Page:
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The University Star




The Student News Site of Texas State University

The University Star

The Student News Site of Texas State University

The University Star

Opinion: Quality education at Texas public universities is in danger

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Senate Bills 16 and 18 directly attack academic freedom in college classrooms. Both bills are currently among Lt. Gov. Dan Patrick’s top legislative priorities.
According to the Texas Tribune, Senate Bill 16 will work to prohibit any college or professor from compelling a student to adopt specific political beliefs. The bill is heading to the House after being approved by the Senate. Senate Bill 18 will ban offering tenure to any professors starting Sept. 1.
If both bills pass, we can expect to see a change in Texas universities’ operations. The proposed legislation has the potential to harm both faculty and students alike.
Academic tenure, first formally introduced in 1940, protects academic freedom in higher education. It ensures that professors can pursue research and not lose their jobs due to speech, publications or research findings. The road to tenure is difficult, but the benefits outweigh the costs.
Tenure provides universities with a sense of stability. When faculty members hold their position for long periods, they form bonds with students and the university itself. Students may also take comfort in academic tenure as they can be sure they receive education from high-quality professors.
Patrick stated last February that because tenured professors have substantial job security, they can “hide behind the phrase ‘academic freedom'” and “poison” students’ minds. SB 18 was created with the idea that removing tenure would prevent universities from being “taken over” by leftist professors.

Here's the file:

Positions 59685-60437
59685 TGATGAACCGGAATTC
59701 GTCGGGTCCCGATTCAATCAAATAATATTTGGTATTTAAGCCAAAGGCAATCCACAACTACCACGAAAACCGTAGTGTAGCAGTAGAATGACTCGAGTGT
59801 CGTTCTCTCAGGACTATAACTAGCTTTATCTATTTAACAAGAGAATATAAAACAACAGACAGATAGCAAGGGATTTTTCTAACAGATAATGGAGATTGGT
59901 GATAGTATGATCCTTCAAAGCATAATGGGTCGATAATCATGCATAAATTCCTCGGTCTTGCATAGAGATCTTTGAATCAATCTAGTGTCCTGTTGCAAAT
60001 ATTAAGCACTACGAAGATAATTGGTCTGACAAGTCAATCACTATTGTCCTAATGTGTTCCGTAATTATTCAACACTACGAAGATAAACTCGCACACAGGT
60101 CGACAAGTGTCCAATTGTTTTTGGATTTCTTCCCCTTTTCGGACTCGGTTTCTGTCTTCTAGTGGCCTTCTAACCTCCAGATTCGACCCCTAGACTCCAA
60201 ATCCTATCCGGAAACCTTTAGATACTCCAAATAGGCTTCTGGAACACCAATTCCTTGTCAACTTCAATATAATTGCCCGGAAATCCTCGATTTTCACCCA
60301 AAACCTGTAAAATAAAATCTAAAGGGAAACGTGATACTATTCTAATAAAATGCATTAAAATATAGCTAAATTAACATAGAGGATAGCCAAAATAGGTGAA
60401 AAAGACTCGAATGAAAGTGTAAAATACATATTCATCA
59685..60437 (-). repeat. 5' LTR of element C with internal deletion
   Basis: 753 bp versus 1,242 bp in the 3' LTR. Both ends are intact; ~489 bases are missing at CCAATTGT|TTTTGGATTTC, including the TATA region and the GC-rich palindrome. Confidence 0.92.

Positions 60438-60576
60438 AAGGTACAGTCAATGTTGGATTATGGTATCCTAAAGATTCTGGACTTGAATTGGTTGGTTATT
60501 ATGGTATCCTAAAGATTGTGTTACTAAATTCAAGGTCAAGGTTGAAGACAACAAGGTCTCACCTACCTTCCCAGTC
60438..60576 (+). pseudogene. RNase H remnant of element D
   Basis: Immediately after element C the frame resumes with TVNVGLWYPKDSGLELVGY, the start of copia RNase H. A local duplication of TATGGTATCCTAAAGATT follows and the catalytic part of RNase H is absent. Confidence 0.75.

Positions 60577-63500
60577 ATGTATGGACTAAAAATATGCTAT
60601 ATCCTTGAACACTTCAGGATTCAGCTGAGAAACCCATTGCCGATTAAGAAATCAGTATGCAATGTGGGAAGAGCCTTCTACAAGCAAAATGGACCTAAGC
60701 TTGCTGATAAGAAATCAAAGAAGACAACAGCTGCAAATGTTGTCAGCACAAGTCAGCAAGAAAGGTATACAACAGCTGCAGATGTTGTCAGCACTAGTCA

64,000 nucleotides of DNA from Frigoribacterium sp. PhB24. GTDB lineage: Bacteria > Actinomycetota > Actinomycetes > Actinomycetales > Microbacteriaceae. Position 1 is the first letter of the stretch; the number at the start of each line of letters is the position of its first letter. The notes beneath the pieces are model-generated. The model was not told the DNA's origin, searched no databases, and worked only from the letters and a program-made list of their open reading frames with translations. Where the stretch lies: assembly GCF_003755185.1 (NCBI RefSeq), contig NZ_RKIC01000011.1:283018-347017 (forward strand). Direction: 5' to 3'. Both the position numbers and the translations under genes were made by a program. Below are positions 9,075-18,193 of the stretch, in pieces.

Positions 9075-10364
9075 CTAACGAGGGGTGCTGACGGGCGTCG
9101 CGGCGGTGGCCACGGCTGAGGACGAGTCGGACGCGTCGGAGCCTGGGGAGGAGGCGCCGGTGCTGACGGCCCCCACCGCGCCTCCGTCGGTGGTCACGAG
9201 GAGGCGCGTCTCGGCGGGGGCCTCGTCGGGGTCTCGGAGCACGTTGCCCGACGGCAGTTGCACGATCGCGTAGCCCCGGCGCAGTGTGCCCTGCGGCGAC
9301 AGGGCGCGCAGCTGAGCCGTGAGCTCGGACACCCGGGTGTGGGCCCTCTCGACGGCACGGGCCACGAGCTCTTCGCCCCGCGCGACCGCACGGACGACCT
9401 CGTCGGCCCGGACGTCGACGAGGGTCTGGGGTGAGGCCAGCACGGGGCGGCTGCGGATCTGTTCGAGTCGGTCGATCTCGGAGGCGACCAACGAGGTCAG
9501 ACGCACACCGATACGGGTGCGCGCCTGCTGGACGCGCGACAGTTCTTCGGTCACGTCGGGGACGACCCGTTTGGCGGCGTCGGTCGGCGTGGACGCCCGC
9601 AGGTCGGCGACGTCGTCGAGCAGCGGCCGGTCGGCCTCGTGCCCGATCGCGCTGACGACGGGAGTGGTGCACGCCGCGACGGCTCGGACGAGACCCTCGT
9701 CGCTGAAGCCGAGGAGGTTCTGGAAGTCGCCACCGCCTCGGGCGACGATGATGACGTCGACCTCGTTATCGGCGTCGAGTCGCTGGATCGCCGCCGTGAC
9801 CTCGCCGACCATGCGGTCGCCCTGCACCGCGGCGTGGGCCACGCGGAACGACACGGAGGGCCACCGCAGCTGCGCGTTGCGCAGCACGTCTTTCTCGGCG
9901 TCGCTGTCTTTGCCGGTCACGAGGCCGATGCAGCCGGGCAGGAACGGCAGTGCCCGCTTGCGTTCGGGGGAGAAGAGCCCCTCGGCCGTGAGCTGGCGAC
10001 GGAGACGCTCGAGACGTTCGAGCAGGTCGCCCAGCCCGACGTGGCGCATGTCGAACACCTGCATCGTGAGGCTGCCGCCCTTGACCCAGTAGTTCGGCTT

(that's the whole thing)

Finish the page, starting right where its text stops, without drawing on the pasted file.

This bill could cause an exodus of professors at Texas universities. With less freedom in the classroom and no job security, professors will seek better job opportunities in other states. The bill would also make it increasingly more work for universities to recruit faculty, which will affect the reputation of these institutions.
With the loss of top faculty, students will begin to rethink applying to schools in Texas. The erasure of tenure could lead to students needing more exposure to diverse ideas and academic philosophies. If students know they can receive a more well-rounded education at an out-of-state school, they will no longer want to apply to Texas universities.
SB 16 will further these ideas. The bill’s language is overly vague and can potentially instill fear in faculty and students. Lawmakers argue that this bill is solely about professors attempting to indoctrinate their own certain beliefs in students, but what does this mean?
This bill is one small step away from complete censorship in Texas university classrooms. Professors will limit what they discuss in lectures because they fear violating the bill. Students will begin to ask fewer questions. Overall, quality conversations in Texas lecture halls will be a thing of the past.
Patrick explained that SB 16 would ban critical race theory (CRT) in higher education. Again, the bill’s wording is vague so critical race theory is not explicitly outlined. Still, it is clear that one of the main goals is to eliminate any conversation surrounding it.
CRT is the idea that race is inherently a social construct and that racism is embedded into our legal systems. In 2021, Gov. Greg Abbott signed a bill allowing the teaching of this theory to be banned in K-12 classrooms. Republican lawmakers believe CRT is propaganda against white people and has no place in schools.
These ideals brought into Texas universities pose an even higher threat to honest and accurate conversations. Censorship in college classrooms should not be a discussion. Students pay thousands of dollars for the highest quality education possible; they deserve to learn the whole truth.
SB 16 and 18 are harmful and unnecessary. Texas lawmakers have no right to strip away job security and academic freedom; these should be a given.
– Rhian Davis is a journalism freshman
The University Star welcomes Letters to the Editor from its readers. All submissions are reviewed and considered by the Editor-in-Chief and Opinions Editor for publication. Not all letters are guaranteed for publication.

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